Over the last month, Vancouver has seen dozens of significant call-outs of sexual predators on social media. So, now what?
I have researched some texts to help make sense of these call-outs, and provide suggestions for how to move forward. Including url links in an Editor’s Note in print seems terribly taboo, but the following websites are important:
“list of resources on rape and accountability” is a Google spreadsheet of zines, essays and resources lists compiled by Anya Kark, with the intention of making “community accountability and transformative justice work [sustainable].”
“Resources For Dealing With Conflict and Harm” is a list of resources for survivors of gender-based or race-based violence and their allies, with some excerpts from zines and essays. It is written by Nora Samaran, best known for a viral post titled “The Opposite of Rape Culture is Nurturance Culture” in February 2016.
I would also like to highlight a resources list for people who have been called out, and friends of people who have been called out. Although there are more resources for men named as predators, there are also links and suggested readings for women and trans who have been called out. It is compiled by Theo Slade, also known as Tolerated Identity or Activist Journeys.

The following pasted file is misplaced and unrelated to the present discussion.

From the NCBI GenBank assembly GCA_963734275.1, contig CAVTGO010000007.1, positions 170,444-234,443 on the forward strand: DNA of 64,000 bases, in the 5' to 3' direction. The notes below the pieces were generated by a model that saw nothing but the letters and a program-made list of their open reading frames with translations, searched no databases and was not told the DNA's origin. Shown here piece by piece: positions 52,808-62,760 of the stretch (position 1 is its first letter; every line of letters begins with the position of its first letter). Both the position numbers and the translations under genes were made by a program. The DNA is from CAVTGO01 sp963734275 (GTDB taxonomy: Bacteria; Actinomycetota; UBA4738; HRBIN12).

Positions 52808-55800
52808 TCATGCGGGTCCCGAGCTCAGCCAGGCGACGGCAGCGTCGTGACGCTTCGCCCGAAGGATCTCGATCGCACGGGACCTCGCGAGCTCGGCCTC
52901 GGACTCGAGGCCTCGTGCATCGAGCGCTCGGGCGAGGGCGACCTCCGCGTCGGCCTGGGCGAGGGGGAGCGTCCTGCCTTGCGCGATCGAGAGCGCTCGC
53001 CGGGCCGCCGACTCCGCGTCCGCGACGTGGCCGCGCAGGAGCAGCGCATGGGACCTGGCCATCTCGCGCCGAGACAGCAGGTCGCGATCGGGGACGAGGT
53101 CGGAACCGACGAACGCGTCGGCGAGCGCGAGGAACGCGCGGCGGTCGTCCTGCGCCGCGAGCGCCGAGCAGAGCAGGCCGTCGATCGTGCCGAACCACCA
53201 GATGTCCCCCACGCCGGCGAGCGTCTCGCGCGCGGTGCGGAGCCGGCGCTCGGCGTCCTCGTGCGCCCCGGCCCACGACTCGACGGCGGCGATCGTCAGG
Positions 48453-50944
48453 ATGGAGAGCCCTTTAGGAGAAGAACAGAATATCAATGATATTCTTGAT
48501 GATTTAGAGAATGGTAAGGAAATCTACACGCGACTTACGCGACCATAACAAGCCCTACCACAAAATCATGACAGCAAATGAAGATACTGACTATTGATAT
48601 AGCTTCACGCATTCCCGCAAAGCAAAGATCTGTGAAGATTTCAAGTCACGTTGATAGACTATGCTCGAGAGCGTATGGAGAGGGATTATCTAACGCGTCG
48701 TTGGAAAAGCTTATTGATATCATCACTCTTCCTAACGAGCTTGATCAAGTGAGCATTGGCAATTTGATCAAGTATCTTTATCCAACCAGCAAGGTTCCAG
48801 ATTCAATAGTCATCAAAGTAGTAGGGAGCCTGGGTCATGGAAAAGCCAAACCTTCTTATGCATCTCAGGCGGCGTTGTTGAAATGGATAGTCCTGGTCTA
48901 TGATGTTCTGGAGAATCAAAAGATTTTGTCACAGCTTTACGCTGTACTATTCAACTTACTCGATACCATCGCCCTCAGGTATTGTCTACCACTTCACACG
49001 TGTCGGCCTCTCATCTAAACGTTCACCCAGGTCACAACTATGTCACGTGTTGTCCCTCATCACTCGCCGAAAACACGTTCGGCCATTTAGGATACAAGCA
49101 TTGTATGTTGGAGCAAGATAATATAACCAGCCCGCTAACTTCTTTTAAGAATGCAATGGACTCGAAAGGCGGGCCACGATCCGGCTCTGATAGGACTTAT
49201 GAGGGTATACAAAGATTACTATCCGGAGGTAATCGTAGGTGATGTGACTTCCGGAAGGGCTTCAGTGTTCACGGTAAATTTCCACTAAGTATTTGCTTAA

While it is my personal belief that all gender-based violence stems from structures of oppression, mostly patriarchy, discussions of sexual assault, call-outs and accountability should not be gendered or geographic. To reduce local #metoo call-outs to “men are bad” or “Vancouver sucks” diminishes the experiences of survivors across the country, and limits our ability to engage in constructive conversations as a community that desperately needs healing.
This time is intense and necessary.
With that said, this issue also deals with some intense and necessary themes related to identity and belonging. Samantha Nock has submitted an essay about decolonial love and bodies; Lexi Mellish Mingo writes about Hogan’s Alley as it was, and as it aspires to become again; Blind Tiger Comedy carves a niche for women, trans and non-binary comics with WTF; CiTR / Discorder’s Indigenous Media Collective Coordinator, Autumn Schnell, reviews the new album by Mich Cota, a Montreal-based Two-Spirit artist; and Rachel Lau talks to Youth for Chinese Seniors about an intergenerational Chinatown for this month’s Transmission from PLOT.
As a final plea, I encourage you to be open to the articles you wouldn’t normally read, click the links that make you uncomfortable, and scroll the threads that name your friends. Share the emotional labour of your community without ego or righteousness. Have frank conversations about consent.